Wrigley increased the local population threefold in ten years by developing mines, increasing the rock quarries' production, and founding a specialized tile company and a furniture factory, both of which used the island's abundant natural resources to make their highly prized crafts. In February 1928, many of these local resources, both human and natural, were put to use when whirl-wind construction began on the new Catalina Casino. Designed by the L.A. design team of Webber and Spaulding, the Casino cost an astonishing two million dollars. Construction crews, supervised by David M. Renton, Catalina Island's master builder, worked around the clock to finish the steel frame, concrete building. The building was 12-stories high, although it only contained two floors.
The Casino's Moorish/Spanish Colonial Revival/Mediterranean design was said to be "built on the principle of the coconut shell." The "14-foot long loggia promenade" that encircled the entire building was inspired by a visit Wrigley took to the Alhambra in Spain. The roof was covered in 105,000 Mission style clay tiles, produced by the Catalina Clay Products Co. The interior was strictly luxurious Art Deco. The plush furniture and the black walnut paneling in the downstairs foyer were made at the Catalina Furniture Factory. The dance floor of the ballroom, said to be the largest circular ballroom in the world, was floated on a layer of cork and inlaid with seven types of precious hardwood. The cork muffled the sound of dancing feet, so that it would not bother theater goers who sat in the 1,184 seat movie theater below.
Wrigley also came up with the idea of traffic-friendly ramps leading from the theater to the ballroom, much like the ramps at his beloved Wrigley Field. The large theater was rigged for new-fangled talking pictures, although Wrigley had little interest in talkies, having heard they were not very good. However, the state of the art sound system would prove so impressive that it would be closely studied by those who built Radio City Music Hall. The fantastical Art Deco murals above the theater entrance and in the interior were designed by John Gabriel Beckman, already famous for his work at Sid Grauman's Chinese Theater. In later years he would become a set director, working on films like "The Maltese Falcon" and "Casablanca."
The Casino was opened to the public on May 29, 1929. Billed as the "crowning jewel" of Wrigley's ten year development plan for the island, the Casino's opening was attended by around 10,000 curious spectators. A fashion show was performed (presided over by an actor playing Neptune), before a parade featuring energetic bands marched its way through Avalon to the Casino. There were speeches and a free dance. Over 200 of the "most prominent members of the Hollywood motion picture world" joined the festivities, and the theater showed its first film, Doug Fairbanks' The Iron Mask. 5 The L.A. Times reported:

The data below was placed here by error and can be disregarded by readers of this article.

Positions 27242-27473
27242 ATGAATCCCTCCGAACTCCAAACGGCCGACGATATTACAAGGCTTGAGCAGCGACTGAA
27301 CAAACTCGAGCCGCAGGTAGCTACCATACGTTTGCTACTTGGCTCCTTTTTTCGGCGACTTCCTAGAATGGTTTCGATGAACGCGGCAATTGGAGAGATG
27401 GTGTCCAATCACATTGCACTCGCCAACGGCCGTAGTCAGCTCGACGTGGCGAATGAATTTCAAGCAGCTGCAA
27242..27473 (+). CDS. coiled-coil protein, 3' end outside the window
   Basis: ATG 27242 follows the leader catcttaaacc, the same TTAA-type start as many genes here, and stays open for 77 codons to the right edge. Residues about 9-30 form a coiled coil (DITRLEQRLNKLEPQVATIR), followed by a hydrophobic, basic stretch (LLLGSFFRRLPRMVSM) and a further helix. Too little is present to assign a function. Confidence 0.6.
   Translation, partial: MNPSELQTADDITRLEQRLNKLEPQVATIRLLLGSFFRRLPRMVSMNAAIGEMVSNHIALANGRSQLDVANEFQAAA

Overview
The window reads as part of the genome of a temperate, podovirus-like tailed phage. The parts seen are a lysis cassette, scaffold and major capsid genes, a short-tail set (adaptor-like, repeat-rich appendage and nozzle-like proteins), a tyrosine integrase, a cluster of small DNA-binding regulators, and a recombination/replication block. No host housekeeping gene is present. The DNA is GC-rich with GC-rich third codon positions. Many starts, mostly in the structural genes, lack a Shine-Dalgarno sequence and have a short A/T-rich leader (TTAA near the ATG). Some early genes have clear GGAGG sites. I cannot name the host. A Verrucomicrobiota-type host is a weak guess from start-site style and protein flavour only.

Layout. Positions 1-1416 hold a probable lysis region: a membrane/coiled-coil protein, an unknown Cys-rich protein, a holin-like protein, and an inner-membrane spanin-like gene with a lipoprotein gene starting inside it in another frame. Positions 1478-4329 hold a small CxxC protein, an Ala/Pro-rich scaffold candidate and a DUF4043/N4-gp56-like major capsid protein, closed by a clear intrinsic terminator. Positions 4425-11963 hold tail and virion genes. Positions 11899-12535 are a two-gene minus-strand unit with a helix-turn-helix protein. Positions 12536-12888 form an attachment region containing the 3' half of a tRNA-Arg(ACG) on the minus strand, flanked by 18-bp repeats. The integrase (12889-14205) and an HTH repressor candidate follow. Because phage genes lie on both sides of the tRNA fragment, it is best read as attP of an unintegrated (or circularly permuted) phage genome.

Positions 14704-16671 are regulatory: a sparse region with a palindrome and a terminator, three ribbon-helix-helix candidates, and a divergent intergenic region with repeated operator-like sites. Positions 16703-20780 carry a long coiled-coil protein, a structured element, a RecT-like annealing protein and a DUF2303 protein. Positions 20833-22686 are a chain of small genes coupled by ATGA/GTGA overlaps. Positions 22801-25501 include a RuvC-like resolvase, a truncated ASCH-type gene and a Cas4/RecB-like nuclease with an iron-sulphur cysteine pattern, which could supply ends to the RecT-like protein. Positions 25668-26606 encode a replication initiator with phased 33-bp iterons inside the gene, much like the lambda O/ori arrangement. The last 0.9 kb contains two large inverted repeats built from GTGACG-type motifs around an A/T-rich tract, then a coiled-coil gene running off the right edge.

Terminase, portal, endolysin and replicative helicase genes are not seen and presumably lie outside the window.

Tonight thousands of colored lights focused from points on the mountain side shed multicolored beams across the bay, as visitors to the island attended the opening ball in the dance room of the new pavilion. 6
Big Ballroom, Big Bands, Big Business
Catalina Casino, the world's most distinctive and magnificent pleasure palace tops Avalon Bay as its crowning jewel. Here dancing and music hold sway. It is a veritable fairyland palace where each night is one of romance and enchantment. Under a canopy of rainbow lights to the music of the El Patio Catalina Orchestra, directed by Maurice Menge, 3000 couples may dance on a floor floated on cork, one of the largest dance floors in America. All the joys of vacation time are in full sway on the play isle of the Pacific. -- Los Angeles Times, June 26, 1929 7
Let me linger a while on this magical isle. -- Los Angeles Times Ad, Aug 7, 1932 8
Neither the depression, nor the 1932 ascent of Philip Wrigley after the death of his visionary father, did much to stifle the Casino's rapidly sustained popularity. The theater showed first run pictures, featuring pre-show concerts on the venue's prized Page organ. During slow mornings, one might find Cecil B. DeMille in an editing room at the Casino, watching rushes of movies he shot on the island. Movie stars were a constant presence at Catalina during the '20s and '30s, whether shooting island themed pictures on the north end of the island or enjoying Catalina's endless recreational activities. A typical Catalina week was reported thusly:
Joseph Schenck's palatial cruiser, the Caroline, was the "set" where Mr. and Mrs. Douglas Fairbanks were to be found most of the time. Sunday afternoon they boarded the yacht to be favored guests during cocktail hour. Strolling along the terrace of the Hotel St. Catherine during this week, with a frisky dachshund leading them on by his straining leash were Benita Hume, William Powell and Ronald Coleman. Richard Cromwell was glimpsed in such activities as riding horseback in the Avalon Hills, dancing at Catalina Casino and enjoying many outdoor sports. 9
The heart of all of Catalina was undoubtedly the Casino Ballroom. In spite of the Wrigleys' insistence on a strict dress code (including no slacks for ladies), dance floor decorum, no smoking in the building, and no sale of alcohol (until 1949), the ballroom became one of the hippest spots in America. Its expansive dance floor, amazing acoustics, and exotic location made it the perfect spot for the big band sound, the popular music of the era. Featuring youthful orchestras led by charismatic leaders and accompanied by smooth singers, these jazzy swing combos played music made for dancing couples and hyper youths. The musicians were often loosened up by "leaky suitcases" containing contraband liquor, while visitors to the Casino carried hip flasks or took a few nips at Catalina's local underground watering holes.